The new Lee School was one of more than fifteen New Deal construction projects that were completed in Columbia during the Great Depression. The programs had a particularly strong impact upon educational facilities in Columbia; 12 of the 15 known local New Deal projects involved the construction of buildings for the University (Townshend Hall, Walter Williams Hall, and Ellis Library’s Northwest Addition are a few) and Columbia’s Public School system.

This plaque displays the schools year of erection and many important contributors and information including the president, vice president, builders, and architects.

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The prominent St. Louis architectural firm of Bonsack and Pearce designed Lee school. The firm began to emerge during the 1930s that specialized in school building architecture. They designed a number of New Deal funded schools across the state. They have been credited with at least 13 educational buildings in Missouri, including three in Columbia—the new Lee School, and large additions to Ridgeway and Douglass Schools.

The design of Lee school was based on the Collegiate Gothic style, which began in North America in the 1800s. Other schools designed with this same style include Princeton University and Washington University in St. Louis.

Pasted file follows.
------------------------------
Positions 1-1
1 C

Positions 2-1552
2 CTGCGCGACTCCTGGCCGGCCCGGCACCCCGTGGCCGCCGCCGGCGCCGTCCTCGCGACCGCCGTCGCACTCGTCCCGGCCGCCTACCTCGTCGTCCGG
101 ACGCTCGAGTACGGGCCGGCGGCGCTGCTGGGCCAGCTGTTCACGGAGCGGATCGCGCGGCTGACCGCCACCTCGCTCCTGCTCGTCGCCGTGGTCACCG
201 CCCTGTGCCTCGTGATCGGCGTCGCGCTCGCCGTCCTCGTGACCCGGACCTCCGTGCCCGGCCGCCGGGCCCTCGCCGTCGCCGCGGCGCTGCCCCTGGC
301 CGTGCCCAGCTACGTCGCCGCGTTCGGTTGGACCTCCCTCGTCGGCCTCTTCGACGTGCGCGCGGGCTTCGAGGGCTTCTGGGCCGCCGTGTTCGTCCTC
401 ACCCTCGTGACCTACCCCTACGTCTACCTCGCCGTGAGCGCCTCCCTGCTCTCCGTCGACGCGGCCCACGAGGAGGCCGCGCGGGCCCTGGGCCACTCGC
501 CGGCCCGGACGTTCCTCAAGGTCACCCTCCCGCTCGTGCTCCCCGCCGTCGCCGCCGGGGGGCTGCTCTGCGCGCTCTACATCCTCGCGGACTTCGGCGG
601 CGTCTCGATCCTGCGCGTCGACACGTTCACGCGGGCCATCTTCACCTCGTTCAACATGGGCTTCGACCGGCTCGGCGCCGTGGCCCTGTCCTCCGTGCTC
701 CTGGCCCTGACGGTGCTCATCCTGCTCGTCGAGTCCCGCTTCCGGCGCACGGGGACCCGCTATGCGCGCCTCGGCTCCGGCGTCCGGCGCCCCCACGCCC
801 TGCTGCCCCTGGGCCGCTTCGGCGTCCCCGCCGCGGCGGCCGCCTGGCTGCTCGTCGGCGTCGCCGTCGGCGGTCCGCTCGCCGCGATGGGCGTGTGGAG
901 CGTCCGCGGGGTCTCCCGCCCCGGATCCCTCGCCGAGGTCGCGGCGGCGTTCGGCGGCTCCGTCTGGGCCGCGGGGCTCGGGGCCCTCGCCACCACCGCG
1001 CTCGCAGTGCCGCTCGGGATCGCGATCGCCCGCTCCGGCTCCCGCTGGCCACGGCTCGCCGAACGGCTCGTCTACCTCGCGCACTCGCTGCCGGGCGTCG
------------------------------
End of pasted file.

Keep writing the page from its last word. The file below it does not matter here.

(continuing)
Pike, Francis, House-1502 Anthony

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This East Campus giraffe rock house was built in 1939 for local historian Francis Pike, one of Columbia’s most significant historians in the last half of the 20th century. Francis Pike was an employee of the Columbia Daily Tribune for 75 years; he authored several books as well as a popular history column called “Mid-Missouri Memoirs.” He was president of the State Historical Society of Missouri and a long-time member of the Boone County Historical Society. He was also a Mizzou graduate of the 1932 Journalism school.

Francis Pike brought the stones used for the exterior walls from southern Missouri. The house was built in the Tudor Revival style and offers a rare local example of a native stone construction method that is often referred to as “Ozark Rock” or “Giraffe Rock.” Architecturally, the house offers an interesting combination of refined Tudor Revival styling and vernacular masonry. The steeply pitched roof, arched porch openings, and ornamental half timbering of the gable ends are common elements of the Tudor Revival style, which was popular for houses in many parts of the country from the late 1910’s until around 1940. The next Most Notable Property, 905 S. Providence Road, shares this architectural style.